California Forum

California has two economies, and one isn’t progressing. Here’s a plan that might work

A farm worker picks vegetables for a produce stand in 2016 in Modesto. Per capita income in the Central Valley is 30 percent below the statewide average.
A farm worker picks vegetables for a produce stand in 2016 in Modesto. Per capita income in the Central Valley is 30 percent below the statewide average.

It is a frequently repeated fact: If California were a nation, our gross domestic product would rank us as the sixth largest economy in the world. Sounds impressive, doesn’t it?

But recent numbers confirm that not every area of the state is doing quite that well.

Compare two regions, the Bay Area and the San Joaquin Valley.

According to recent numbers, the Bay Area (with a population of about 5.7 million) has a larger economy than the Netherlands and ranks in the top 20 worldwide. However, the San Joaquin Valley (population 4.1 million) keeps much less prestigious company – according to a recent article in the Central Valley Business Times, the Central Valley would fall between Iraq and Algeria and not even make the top 50.

No one would mistake the economy of the Netherlands for that of Algeria, and no one should mistake the wide economic opportunity gap that exists in our state.

It’s a tale of two Californias, one coastal and thriving, one inland and still suffering the effects of the Great Recession. That’s why we need to rethink our one-size-fits-all approach to economic policy and regulation.

A policy that might make sense in Silicon Valley doesn’t necessarily make a difference in Fresno. A regulation that is a small annoyance for a thriving business on the west side of Los Angeles could be a job killer for an industry in the Inland Empire.

We certainly need to set big economic goals, but then give each of our economic regions the tools and autonomy they need to grow our economy fairly. We once enabled “enterprise zones,” which were largely county based. These zones were swept away in the last recession when Sacramento took the funds that were dedicated to local economic development to help close a statewide budget gap.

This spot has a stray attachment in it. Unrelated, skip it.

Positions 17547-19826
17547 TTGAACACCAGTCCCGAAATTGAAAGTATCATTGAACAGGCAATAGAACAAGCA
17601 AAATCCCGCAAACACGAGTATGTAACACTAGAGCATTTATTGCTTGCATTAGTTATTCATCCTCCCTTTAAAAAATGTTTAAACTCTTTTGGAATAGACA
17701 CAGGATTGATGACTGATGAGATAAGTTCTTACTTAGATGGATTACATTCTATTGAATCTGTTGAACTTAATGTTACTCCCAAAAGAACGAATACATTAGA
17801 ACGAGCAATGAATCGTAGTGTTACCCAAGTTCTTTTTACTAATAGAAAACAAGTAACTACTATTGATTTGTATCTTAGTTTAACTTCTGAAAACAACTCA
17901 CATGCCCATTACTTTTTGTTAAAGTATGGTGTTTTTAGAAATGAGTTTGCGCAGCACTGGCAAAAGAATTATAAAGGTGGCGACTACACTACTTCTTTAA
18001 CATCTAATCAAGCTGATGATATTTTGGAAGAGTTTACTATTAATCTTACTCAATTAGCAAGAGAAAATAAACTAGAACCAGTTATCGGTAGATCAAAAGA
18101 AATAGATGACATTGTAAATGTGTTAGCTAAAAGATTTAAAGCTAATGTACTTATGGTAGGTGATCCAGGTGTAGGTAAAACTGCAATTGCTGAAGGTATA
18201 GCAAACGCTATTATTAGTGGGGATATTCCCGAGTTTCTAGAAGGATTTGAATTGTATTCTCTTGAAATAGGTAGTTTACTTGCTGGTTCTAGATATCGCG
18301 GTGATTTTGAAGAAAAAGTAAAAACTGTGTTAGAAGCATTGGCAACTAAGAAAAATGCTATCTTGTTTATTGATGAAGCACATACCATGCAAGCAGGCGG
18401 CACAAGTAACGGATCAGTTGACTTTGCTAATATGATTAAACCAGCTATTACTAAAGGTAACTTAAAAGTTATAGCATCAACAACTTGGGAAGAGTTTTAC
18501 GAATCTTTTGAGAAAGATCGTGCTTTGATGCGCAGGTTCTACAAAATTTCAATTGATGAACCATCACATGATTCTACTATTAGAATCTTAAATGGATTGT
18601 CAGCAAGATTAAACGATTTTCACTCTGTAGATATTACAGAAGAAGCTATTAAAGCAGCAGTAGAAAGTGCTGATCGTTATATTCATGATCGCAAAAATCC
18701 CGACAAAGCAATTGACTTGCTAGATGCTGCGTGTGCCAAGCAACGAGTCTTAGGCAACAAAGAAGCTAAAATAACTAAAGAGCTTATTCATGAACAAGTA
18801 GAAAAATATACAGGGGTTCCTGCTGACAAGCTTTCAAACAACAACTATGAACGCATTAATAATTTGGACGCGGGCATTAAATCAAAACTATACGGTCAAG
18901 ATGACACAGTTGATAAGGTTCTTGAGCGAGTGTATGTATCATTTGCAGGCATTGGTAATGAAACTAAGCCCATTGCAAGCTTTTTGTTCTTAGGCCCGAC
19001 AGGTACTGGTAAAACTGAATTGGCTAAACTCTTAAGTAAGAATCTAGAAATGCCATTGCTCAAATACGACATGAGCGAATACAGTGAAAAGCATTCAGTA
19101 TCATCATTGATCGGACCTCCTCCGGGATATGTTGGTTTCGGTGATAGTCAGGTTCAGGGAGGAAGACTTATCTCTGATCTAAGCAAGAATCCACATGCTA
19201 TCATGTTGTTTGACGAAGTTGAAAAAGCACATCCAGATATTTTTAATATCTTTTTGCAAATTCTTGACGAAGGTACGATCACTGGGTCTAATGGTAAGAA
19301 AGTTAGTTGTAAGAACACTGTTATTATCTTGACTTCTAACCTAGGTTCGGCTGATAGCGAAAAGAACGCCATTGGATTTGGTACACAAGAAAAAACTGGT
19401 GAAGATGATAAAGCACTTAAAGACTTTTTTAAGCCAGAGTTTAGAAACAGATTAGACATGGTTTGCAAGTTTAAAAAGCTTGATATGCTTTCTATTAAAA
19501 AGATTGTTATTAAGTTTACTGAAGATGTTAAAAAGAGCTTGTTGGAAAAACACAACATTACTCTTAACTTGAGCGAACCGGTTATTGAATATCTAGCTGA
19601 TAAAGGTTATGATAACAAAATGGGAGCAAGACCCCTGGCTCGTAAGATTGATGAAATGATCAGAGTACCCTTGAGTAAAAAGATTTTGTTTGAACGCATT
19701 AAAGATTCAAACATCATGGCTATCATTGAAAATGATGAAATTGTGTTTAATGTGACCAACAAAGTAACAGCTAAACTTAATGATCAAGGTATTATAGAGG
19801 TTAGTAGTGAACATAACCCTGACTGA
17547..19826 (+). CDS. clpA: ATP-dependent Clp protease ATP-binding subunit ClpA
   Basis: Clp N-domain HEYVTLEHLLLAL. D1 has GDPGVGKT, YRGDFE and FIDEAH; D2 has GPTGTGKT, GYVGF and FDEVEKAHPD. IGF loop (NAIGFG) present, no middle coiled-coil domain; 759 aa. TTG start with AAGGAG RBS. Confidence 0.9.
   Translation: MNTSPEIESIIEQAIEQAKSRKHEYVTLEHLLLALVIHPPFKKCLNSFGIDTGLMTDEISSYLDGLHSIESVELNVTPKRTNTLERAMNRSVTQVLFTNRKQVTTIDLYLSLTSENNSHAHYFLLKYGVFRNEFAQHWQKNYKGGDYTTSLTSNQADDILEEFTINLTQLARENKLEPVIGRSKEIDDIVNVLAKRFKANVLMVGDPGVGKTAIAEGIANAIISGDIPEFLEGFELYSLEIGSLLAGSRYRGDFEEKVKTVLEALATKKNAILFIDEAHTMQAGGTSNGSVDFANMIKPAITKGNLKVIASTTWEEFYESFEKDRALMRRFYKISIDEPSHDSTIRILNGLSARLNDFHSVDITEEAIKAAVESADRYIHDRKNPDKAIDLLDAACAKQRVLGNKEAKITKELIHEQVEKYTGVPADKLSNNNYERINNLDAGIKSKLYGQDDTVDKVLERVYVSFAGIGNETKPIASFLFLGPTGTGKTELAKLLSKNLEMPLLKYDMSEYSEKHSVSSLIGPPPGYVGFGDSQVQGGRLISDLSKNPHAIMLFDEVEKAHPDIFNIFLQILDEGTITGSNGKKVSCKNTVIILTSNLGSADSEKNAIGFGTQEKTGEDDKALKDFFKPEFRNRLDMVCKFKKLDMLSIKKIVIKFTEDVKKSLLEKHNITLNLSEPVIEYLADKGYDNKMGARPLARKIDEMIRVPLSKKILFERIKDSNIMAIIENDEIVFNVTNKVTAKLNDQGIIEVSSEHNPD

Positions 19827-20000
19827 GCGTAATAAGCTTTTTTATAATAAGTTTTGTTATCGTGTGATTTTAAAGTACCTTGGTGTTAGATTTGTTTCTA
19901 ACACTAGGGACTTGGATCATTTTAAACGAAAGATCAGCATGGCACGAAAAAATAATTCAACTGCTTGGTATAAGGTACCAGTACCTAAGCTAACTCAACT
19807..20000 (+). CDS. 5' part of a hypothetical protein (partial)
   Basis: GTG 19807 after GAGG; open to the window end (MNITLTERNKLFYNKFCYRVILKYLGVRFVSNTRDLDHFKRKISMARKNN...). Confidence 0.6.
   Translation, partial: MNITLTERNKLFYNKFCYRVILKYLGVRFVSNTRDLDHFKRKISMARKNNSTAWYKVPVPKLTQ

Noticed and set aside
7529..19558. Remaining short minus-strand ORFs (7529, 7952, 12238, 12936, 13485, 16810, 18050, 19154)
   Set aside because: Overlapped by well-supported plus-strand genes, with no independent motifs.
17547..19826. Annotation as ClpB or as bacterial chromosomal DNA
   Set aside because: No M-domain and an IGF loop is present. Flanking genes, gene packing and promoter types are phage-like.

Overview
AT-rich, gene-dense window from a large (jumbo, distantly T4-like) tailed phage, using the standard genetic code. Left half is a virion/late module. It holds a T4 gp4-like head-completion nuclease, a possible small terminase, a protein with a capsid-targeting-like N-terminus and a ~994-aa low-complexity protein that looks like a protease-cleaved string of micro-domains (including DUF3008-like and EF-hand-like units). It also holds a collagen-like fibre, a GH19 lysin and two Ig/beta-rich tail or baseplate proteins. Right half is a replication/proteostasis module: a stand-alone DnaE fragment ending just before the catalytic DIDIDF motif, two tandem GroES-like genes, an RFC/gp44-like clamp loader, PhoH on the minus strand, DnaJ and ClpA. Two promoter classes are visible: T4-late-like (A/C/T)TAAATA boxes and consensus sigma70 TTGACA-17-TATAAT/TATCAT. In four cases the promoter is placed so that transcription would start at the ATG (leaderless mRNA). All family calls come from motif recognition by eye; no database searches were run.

While we have taken the limited step of restoring some local infrastructure financing, we need to be bolder. We need to fully restore those local economic development funds because when it comes to local economic growth, Sacramento doesn’t always know best. And we need to establish broad regional economic opportunity zones and cooperation, so economically challenged areas can work together to attract high-wage jobs.

The facts show the stark disparities in our economic progress. In recent years, the Bay Area accounted for 62 percent of the growth in high-wage jobs in areas like information technology and professional and business services. The Central Valley lost jobs in these high-wage sectors.

Per capita income in the Central Valley is now 30 percent below the statewide average. And families in the Inland Empire fare even worse, with incomes 34 percent below the California average.

When I served as speaker of the state Assembly, I was not shy about passing bold new laws and new mandates. But as mayor of Los Angeles, I learned that statewide mandates, regulations and interventions didn’t always make sense from a local perspective. What seemed easy from the Capitol building is a whole lot more complicated up close.

I recently proposed restoring the ability of local governments to keep local funds to invest in the creation of housing for teachers, nurses, firefighters and others. Such a power will most likely be used in the Bay Area and along the coast, where red-hot economic growth has caused housing costs to soar to astronomical levels.

Now, it is time to give a similar power to those parts of our state facing another challenge – slow economic growth and a lack of high-wage jobs.

These new Prosperity Zones need the power to keep local funds local. They need the ability to adapt regulations to local realities while continuing to meet statewide goals. Most of all, they need the authority to act together as regional economies to help lift up every family in every part of California.

Franklin Roosevelt once said, “The test of our progress is not whether we add more to the abundance of those who have much; it is whether we provide enough for those who have too little.”

The challenge facing California in the years ahead is making sure that abundance extends to every part of our great state so that we are making economic progress for everyone.

Antonio Villaraigosa, the former mayor of Los Angeles and speaker of the California Assembly, is a candidate for governor. Contact him at